The Fellow will have duties relating to the organization of the workshops, the supervision of graduate participation, and the editing of the web forum. This will involve travel to the workshops, and interaction with researchers in philosophy and other disciplines at the five partner institutions and elsewhere. The Fellow will thus gain valuable experience in the practice and administration of collaborative research activity. S/he will be expected to conduct an active program of research, and will have extensive access to the investigators named above and others at the partner institutions.

The Fellowship will be tenable for a two-year period in the Network Centre for Research in the Senses at the University of Toronto, Mississauga, beginning July or August 2011. The fellowship stipend is C$37,000 per year, with a $2,000 per annum personal research allowance.

Candidates who will receive their PhD degree by December 2011 are eligible to apply; however, they must submit a letter confirming their completion.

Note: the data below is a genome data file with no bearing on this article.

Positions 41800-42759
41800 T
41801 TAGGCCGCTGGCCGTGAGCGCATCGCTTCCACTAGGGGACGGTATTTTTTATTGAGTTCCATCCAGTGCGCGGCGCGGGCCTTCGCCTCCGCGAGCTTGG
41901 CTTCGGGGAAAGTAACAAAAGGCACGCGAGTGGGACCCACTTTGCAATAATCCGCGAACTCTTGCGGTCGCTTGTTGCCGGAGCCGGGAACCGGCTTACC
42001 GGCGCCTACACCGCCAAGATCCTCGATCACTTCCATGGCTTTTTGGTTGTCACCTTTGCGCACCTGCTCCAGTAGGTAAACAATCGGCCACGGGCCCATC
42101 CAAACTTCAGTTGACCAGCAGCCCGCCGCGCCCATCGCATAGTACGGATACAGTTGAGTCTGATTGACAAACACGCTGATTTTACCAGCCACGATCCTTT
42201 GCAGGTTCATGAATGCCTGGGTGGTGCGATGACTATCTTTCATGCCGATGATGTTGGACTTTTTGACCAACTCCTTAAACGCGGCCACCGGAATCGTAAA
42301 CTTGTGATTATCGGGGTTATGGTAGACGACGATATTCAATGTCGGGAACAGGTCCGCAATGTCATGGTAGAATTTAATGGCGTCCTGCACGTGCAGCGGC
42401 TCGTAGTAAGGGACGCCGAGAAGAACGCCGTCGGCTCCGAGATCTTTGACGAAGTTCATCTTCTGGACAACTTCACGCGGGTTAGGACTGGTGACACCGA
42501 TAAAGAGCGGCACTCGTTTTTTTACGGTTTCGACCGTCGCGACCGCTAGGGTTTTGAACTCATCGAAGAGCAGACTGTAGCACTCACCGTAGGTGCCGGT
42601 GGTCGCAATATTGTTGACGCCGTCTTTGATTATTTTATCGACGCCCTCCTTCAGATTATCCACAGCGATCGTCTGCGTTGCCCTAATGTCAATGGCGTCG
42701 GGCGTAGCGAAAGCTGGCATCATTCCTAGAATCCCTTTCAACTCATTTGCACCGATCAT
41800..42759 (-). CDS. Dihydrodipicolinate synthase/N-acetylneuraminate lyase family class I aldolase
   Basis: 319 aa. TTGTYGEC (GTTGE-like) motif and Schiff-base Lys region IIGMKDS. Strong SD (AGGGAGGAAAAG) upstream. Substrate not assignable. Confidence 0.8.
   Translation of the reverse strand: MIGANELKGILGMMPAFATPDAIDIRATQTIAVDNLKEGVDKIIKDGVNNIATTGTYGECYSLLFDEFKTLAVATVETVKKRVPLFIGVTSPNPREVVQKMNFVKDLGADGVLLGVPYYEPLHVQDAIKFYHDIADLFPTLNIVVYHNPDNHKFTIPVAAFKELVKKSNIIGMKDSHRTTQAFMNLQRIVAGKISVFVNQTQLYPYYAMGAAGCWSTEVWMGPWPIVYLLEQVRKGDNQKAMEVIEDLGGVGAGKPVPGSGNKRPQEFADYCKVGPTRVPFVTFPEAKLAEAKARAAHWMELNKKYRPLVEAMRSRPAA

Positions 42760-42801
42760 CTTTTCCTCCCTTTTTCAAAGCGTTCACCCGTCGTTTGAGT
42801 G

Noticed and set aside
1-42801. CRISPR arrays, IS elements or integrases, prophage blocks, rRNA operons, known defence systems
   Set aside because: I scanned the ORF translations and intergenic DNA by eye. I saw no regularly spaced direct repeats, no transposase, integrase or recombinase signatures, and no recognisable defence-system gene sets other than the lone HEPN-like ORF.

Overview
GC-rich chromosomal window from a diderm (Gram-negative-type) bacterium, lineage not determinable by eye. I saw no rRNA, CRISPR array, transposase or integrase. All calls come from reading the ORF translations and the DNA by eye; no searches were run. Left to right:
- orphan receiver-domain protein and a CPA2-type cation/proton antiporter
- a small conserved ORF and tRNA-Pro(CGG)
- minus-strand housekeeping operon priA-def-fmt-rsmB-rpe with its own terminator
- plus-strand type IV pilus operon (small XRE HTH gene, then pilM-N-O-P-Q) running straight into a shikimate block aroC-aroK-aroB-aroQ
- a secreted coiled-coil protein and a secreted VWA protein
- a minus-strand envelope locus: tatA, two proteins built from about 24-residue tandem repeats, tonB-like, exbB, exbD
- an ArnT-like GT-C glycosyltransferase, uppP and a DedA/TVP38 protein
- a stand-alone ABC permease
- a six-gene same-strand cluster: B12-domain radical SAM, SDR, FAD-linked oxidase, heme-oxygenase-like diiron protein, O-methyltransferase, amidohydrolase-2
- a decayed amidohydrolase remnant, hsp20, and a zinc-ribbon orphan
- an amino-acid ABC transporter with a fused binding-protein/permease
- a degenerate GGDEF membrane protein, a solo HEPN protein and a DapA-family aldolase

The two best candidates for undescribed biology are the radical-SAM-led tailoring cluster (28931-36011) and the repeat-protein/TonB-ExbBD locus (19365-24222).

Applicants must submit the following materials in electronic form by June 1, 2011:
  1. A letter of application, including a statement of current research interests (outlining the research to be undertaken during the term of fellowship).
  2. Curriculum vitae.
  3. The names of three referees.
  4. A writing sample, which may be published work, an extract from their dissertation, or a draft of work in progress (not to exceed 25 pages).
Applications should be sent to:
Carla DeMarco at car.demarco@utoronto.ca. Please put “Network PDF Application” in the subject line of the application.

See: http://philosophy.utoronto.ca/undergraduate/utm/continuously-posted-notices/post-doc%20ad.doc/view for more details

Philosophy and the Brain: Computation, Realization, Representation

This workshop at the Institute for Advanced Studies at the Hebrew University in a couple of weeks will be very nice.

Friday, April 22, 2011

Congrats, Richard!

Winner of a UoW Vice-Chancellor's Award.